Reno media outlets recently reported that the Nevada Humane Society is disputing an online petition that alleges its shelter is unnecessarily killing shelter pets that have minor behavioral problems.
The Humane Society is a “high-save” organization and only euthanizes animals in “limited cases when it would be dangerous to adopt a dog into the community,” according to Jerleen Bryant, the organization’s CEO. “Our status as no-kill has not changed,” Bryant told News 4-Fox 11 in Reno. “We very much qualify as a no-kill organization.”
There are many myths about the definition of “no-kill” shelters and exactly what that designation means. As a regional director of the Best Friends Animal Society, I wanted to take the opportunity to set the record straight.
“No-kill” means that no healthy or treatable animals should be killed when there are alternatives available to save them. That means a pet shouldn’t be killed just because it finds itself temporarily homeless or has minor behavioral or health problems. Communities should rally behind organizations that are working to achieve and maintain that goal effectively and responsibly.
The benchmark for the no-kill designation is defined by a 90 percent save rate, according to the Animal Humane Society. The Nevada Humane Society, for example, so far this year has a 95 percent release rate for dogs, meaning 19 of 20 dogs received this year have been adopted or placed into foster care, according to Bryant.
Typically, the number of pets suffering from irreparable medical or behavioral issues that compromise their quality of life and prevent them from being re-homed does not exceed 10 percent of all dogs and cats entering shelters. According to Best Friends’ most recent data, the percentage of U.S. shelters that achieved the no-kill benchmark reached an all-time high of nearly 57 percent in 2022.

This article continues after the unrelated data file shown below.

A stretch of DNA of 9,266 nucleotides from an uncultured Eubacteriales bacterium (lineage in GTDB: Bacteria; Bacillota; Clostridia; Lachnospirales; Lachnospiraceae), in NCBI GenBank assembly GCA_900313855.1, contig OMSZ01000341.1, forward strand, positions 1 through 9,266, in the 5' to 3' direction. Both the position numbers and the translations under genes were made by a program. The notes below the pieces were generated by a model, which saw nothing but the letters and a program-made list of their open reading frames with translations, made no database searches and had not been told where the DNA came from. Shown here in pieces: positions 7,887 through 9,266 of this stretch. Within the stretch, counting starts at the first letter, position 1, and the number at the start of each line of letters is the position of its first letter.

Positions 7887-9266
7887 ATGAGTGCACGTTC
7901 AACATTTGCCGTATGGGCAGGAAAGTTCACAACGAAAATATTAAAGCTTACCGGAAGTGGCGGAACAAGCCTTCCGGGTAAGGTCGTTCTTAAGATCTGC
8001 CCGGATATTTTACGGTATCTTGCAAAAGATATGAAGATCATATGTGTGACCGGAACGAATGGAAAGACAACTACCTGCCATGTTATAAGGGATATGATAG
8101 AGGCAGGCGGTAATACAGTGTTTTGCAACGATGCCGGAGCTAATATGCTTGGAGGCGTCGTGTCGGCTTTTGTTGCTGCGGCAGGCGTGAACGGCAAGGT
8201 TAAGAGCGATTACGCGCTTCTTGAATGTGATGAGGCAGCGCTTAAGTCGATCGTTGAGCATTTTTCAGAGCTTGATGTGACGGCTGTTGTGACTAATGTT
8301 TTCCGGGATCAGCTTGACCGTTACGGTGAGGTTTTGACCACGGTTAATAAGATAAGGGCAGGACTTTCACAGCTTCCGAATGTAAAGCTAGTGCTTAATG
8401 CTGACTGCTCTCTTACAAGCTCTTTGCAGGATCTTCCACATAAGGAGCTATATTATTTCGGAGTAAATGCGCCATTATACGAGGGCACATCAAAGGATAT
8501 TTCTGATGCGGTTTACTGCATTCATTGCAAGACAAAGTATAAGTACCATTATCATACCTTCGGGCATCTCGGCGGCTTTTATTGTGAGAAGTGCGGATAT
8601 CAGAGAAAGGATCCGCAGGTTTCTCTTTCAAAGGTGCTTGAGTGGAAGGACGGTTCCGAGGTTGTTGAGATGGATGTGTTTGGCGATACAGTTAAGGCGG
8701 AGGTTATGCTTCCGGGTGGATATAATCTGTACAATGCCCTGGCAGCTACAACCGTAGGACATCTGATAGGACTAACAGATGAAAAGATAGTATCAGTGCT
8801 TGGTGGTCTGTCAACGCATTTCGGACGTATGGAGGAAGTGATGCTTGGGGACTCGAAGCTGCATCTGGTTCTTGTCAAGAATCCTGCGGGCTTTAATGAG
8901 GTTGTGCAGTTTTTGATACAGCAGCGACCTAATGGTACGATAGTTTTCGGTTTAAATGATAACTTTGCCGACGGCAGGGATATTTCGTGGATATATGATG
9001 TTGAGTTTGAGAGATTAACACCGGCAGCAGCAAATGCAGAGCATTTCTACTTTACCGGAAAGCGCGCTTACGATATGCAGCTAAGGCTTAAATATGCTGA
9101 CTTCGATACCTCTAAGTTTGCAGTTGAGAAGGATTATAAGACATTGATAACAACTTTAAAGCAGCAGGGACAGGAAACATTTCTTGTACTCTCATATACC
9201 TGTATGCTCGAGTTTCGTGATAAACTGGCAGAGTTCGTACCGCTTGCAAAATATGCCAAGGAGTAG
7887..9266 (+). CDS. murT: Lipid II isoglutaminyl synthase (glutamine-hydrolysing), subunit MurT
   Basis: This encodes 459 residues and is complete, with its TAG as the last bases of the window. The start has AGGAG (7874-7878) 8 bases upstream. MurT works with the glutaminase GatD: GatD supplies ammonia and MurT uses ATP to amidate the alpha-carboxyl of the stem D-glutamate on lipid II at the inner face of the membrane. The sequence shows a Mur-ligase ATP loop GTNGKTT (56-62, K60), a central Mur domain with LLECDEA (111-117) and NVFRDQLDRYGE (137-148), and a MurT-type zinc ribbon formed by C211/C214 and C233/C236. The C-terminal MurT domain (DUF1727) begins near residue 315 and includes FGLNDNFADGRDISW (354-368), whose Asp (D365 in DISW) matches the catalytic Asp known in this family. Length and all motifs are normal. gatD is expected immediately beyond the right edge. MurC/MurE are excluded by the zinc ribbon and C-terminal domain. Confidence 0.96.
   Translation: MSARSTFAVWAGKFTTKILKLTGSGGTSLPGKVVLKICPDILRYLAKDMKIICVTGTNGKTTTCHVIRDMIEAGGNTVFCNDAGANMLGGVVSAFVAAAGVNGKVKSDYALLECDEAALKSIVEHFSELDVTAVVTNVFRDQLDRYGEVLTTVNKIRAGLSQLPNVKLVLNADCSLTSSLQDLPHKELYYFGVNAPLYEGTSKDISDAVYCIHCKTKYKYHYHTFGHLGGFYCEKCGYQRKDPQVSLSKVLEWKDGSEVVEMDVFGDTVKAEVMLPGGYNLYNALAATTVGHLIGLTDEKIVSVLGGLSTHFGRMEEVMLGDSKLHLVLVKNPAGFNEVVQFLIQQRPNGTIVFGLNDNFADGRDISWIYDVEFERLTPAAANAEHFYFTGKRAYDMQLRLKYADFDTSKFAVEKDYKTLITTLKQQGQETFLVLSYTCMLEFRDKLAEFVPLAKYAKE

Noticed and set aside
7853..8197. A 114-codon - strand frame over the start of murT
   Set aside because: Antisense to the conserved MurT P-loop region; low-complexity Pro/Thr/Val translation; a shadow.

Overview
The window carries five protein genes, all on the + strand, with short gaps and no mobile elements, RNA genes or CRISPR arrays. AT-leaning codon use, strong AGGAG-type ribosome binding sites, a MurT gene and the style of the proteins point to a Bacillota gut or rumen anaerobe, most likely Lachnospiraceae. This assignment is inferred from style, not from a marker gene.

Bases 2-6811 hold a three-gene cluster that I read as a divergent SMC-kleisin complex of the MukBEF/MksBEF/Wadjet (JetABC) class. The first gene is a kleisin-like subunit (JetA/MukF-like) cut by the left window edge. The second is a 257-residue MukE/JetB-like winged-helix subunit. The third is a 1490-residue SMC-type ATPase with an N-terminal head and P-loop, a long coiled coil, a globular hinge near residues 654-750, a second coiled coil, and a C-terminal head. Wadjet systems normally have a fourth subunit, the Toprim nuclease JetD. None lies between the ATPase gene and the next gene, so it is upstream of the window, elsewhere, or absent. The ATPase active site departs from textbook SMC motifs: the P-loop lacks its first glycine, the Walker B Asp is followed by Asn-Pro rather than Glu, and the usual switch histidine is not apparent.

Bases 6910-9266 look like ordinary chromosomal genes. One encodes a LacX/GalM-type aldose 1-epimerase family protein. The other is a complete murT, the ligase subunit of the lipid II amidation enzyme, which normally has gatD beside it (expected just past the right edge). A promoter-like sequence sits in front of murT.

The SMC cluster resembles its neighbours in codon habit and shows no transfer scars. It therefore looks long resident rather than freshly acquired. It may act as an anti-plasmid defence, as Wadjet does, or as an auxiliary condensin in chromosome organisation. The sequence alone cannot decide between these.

The bottom line is that the no-kill movement is working to save shelter pets’ lives by employing several strategies, including a combination of collaborative partnerships, proven programs and data-driven decision-making.
No-kill is about creating partnerships with other animal-welfare organizations and the community to help find lifesaving solutions for pets—either before they enter the shelter, or after. It’s about political leaders removing policy barriers to lifesaving. It’s about finding alternatives to killing, because those alternatives exist, as long as we care enough to find them.
Some of the most effective ways that shelters can become and sustain no-kill is through community engagement. When residents, government leaders, shelters and other animal-welfare groups work together, shelters and communities can become and maintain no-kill. Through collaboration, we can provide better support in shelters and more lifesaving outcomes for pets.
Other ways people can help are by adopting, fostering, volunteering and donating to local shelters. At Best Friends, we also have a community-driven, grassroots movement to help save more dogs and cats across the country. More information about that effort and our organization is available at www.bestfriends.org.
When a community supports its shelter’s critical needs, we begin to see dramatic results and will be on the right track to achieving a no-kill policy.
Michelle Dosson is executive director of the Mountain West Region of the Best Friends Animal Society.